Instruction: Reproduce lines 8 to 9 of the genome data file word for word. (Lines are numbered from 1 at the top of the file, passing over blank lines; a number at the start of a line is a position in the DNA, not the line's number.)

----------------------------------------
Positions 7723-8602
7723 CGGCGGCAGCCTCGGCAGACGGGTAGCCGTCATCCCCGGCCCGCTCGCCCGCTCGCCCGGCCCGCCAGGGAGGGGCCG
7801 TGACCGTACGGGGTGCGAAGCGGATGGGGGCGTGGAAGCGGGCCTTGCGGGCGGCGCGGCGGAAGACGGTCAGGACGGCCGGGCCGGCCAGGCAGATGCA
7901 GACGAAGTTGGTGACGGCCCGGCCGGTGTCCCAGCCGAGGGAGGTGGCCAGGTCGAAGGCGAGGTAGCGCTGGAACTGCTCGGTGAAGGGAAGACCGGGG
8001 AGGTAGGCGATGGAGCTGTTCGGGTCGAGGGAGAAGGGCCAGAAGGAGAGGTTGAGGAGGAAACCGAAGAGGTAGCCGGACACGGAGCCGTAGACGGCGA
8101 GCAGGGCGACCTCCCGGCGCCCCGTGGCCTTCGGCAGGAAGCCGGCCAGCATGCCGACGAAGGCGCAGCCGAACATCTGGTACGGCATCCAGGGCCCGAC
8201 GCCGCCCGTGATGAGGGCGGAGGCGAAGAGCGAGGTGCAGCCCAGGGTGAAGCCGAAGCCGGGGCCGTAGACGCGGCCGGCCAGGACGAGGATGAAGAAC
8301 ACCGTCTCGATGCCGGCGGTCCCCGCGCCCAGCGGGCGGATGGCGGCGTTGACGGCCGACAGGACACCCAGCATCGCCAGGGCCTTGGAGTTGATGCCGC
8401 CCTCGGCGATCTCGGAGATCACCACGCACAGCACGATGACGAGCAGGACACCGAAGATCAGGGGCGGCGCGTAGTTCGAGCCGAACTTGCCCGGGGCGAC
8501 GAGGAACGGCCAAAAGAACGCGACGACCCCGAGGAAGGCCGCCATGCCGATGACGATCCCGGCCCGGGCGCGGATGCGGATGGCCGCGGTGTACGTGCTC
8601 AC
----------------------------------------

8301 ACCGTCTCGATGCCGGCGGTCCCCGCGCCCAGCGGGCGGATGGCGGCGTTGACGGCCGACAGGACACCCAGCATCGCCAGGGCCTTGGAGTTGATGCCGC
8401 CCTCGGCGATCTCGGAGATCACCACGCACAGCACGATGACGAGCAGGACACCGAAGATCAGGGGCGGCGCGTAGTTCGAGCCGAACTTGCCCGGGGCGAC